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Wildfire and Wildfire Smoke

Wildfire is an unplanned, uncontrolled fire burning in a natural area. Wildfires can directly cause immediate human casualties and displacement of affected communities, and indirectly produce high levels of air pollution, which can influence the respiratory and cardiovascular health of the immediate community and distant regions, alike.
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Transcript: Hi, I’m Wildfire Smoke. Although you may not live near a wildfire, I most likely have impacted your health in the last few years. I’m a relative of PM2.5 so I can travel near and far. I’m complex. Beyond the immediate stress of a fire. Wildfire smoke is a mix of particles, gases, and water vapor. I include carbon monoxide, nitric oxides, and volatile organic compounds. Wildfires result in displacement, but my presence can result in PM2.5 levels exceeding some of the most polluted cities. When outside, you can breathe in these particles but if you are in a poorly ventilated building, I can settle in the dust and get on your skin or be ingested. My impact can be both mental and physical: from increased levels of stress to poor respiratory and cardiovascular health outcomes. I can exacerbate asthma. It may seem like the science of the invisible but without attention it can have lasting impacts. Wildfires result in increased air pollution, physical damage, loss of agriculture and destruction of our built environment. Vulnerable populations suffer disproportionate exposure to catastrophic loss from wildfire. Due to rising housing costs, low-income families are having to move to outer areas, where human communities and forests, shrublands, or grasslands intermingle, making the risk for wildfire especially high. Living with poverty, disability or language barriers make absorbing this risk particularly difficult.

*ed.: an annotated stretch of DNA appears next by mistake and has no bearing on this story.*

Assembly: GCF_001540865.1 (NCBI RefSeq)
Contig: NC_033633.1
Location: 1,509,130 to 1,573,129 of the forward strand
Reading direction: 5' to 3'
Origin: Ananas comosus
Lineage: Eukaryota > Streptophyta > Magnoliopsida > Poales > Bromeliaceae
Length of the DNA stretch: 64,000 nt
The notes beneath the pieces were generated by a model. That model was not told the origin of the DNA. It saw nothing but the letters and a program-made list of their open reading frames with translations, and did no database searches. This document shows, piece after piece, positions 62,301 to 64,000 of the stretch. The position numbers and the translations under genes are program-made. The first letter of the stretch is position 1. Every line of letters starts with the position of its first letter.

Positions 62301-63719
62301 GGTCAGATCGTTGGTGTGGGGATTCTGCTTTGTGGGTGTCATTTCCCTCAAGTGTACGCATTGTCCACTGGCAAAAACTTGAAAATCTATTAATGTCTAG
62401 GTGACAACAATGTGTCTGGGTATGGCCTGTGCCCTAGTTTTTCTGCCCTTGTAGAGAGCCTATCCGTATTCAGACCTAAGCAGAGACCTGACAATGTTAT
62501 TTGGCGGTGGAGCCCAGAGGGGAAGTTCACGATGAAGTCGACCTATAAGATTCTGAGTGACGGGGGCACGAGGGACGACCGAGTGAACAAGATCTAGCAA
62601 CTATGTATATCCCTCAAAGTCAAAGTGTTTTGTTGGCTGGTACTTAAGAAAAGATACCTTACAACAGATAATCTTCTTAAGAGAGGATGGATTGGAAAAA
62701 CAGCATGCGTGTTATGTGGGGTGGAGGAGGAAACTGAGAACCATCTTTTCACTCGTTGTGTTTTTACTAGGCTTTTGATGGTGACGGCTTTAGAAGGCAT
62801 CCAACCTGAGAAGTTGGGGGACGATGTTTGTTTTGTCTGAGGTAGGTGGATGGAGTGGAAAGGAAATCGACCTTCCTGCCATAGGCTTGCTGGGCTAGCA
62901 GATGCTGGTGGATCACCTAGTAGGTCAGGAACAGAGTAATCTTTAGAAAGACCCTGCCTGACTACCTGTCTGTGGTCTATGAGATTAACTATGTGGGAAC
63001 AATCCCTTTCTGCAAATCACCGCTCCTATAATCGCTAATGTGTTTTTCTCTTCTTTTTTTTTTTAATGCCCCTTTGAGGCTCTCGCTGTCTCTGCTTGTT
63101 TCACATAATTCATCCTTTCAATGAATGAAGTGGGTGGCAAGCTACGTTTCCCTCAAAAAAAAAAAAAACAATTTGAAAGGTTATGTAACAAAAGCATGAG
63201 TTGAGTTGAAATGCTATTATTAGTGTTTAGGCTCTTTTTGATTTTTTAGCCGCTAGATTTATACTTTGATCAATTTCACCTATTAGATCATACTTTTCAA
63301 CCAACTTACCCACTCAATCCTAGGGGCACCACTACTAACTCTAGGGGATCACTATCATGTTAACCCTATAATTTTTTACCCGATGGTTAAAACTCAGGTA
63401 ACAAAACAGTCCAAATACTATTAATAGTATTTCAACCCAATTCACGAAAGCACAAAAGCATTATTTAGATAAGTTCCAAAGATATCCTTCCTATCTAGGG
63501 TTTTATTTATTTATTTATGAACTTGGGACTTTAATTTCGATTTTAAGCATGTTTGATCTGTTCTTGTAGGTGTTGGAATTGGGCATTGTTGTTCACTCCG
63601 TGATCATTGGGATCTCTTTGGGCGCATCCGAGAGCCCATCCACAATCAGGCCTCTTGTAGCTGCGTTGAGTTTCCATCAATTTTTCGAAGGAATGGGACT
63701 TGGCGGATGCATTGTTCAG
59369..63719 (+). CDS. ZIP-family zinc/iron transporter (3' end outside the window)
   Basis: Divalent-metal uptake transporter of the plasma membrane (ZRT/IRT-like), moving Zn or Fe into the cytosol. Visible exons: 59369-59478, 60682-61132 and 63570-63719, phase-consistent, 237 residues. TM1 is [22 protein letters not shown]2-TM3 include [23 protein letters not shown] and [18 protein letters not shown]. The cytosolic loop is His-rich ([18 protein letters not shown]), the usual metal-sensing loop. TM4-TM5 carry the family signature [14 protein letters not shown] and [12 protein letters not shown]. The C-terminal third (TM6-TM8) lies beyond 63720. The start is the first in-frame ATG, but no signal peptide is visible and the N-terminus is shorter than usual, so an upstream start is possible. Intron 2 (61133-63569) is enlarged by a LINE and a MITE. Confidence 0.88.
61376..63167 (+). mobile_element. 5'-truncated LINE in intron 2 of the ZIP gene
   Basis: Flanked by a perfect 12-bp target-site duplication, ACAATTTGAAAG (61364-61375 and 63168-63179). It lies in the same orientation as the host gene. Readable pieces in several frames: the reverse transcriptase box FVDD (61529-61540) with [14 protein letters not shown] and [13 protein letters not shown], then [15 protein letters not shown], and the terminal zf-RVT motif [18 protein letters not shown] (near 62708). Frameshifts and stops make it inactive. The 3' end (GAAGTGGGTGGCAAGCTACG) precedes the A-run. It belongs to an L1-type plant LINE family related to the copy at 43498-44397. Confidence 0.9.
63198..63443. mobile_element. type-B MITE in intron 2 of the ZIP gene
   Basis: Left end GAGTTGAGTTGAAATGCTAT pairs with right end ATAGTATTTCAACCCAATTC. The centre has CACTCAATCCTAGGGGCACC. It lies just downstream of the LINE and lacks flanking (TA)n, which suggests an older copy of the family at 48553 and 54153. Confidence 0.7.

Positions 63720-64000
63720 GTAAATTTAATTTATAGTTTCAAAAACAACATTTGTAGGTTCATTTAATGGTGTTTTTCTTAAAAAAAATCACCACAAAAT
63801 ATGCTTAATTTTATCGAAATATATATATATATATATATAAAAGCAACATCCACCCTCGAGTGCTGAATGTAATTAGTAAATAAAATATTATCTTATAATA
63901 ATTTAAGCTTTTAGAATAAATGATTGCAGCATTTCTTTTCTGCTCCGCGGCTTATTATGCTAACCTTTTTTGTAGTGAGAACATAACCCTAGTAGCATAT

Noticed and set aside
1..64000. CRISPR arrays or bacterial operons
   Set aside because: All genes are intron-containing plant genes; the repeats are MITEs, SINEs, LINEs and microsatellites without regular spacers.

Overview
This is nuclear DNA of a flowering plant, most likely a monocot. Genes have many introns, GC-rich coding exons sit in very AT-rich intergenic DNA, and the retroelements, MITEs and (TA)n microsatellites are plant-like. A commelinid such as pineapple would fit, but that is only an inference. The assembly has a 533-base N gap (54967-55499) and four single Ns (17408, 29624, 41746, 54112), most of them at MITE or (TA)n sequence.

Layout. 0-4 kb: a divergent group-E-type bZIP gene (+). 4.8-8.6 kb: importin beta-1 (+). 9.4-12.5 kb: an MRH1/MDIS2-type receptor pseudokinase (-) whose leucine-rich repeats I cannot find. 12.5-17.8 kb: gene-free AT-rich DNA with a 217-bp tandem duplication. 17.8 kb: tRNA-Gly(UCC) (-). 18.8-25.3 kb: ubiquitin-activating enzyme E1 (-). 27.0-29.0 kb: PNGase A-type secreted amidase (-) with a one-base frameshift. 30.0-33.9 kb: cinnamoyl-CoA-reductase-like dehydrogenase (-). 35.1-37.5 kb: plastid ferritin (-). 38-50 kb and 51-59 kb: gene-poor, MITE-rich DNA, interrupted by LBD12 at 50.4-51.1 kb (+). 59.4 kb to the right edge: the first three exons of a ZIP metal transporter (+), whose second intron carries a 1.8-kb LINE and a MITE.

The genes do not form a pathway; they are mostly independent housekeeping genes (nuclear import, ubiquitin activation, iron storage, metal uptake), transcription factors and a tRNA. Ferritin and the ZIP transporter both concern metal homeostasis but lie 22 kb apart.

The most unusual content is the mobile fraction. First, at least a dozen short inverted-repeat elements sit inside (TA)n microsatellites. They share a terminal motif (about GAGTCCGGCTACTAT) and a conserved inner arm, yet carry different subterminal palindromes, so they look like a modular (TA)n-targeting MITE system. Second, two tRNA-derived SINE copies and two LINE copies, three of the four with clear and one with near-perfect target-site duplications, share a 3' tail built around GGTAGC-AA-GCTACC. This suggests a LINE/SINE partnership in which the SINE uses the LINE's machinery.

Areas deemed susceptible to wildfires are defined by US Federal Emergency Management Agency (FEMA) as having burn potential and possibility of fires reaching greater intensity. This can be unplanned and uncontrolled fire in natural or wildland areas.

Human Health Mechanism

Wildfires, characterized by their rapid spread and intense heat, not only lead to immediate human casualties and the displacement of affected communities but can also produce extraordinarily high levels of air pollution that surpass those found in some of the world’s most heavily polluted urban areas, posing severe health risks to both the immediate and surrounding regions.

Indicator Measurement

The US FEMA National Risk Index calculates a Wildfire Risk Index score to represent a community’s relative risk for wildfires when compared to the rest of the US.  A Wildfire Risk Index score is based on the sum of expected building and population loss each year due to wildfires and is derived by identifying census blocks with developed or agricultural areas with elevated potential for ignition and/or elevated possibility of high intensity fires.

Source of Exposures

Wildfire smoke is a complex mix of particles, gasses (e.g. carbon monoxide, nitric oxides, and volatile organic compounds) and water vapor.

Related Health Outcomes & Exposures

Stress, Respiratory Health, Cardiovascular Health, Displacement


Click here for References
  1. Wildfire Data Source: Climate Mapping for Resilience and Adaptation (CRMA). US FEMA National Risk Index: Wildfire. Data year 2021. Accessed April 2023.
  2. Adetona O, Reinhardt TE, Domitrovich J, et al. Review of the health effects of wildland fire smoke on wildland firefighters and the public. Inhal Toxicol. 2016;28(3):95-139. doi:10.3109/08958378.2016.1145771
  3. Brauer M, Johnston FH, Jerrett M, Balmes JR, Elliott CT. Critical Review of Health Impacts of Wildfire Smoke Exposure. Environ Health Perspect. 2016;124(9):1334-1343. doi:10.1289/ehp.1409277
  4. Lambrou N, Kolden C, Loukaitou-Sideris A, Anjum E, Acey C. Social drivers of vulnerability to wildfire disasters: A review of the literature. Landscape and Urban Planning. 2023;237:104797. doi:10.1016/j.landurbplan.2023.104797
  5. US FEMA. National Risk Index: Wildfire. Accessed November 10, 2023.
  6. World Health Organization (WHO). Wildfires. Published 2022.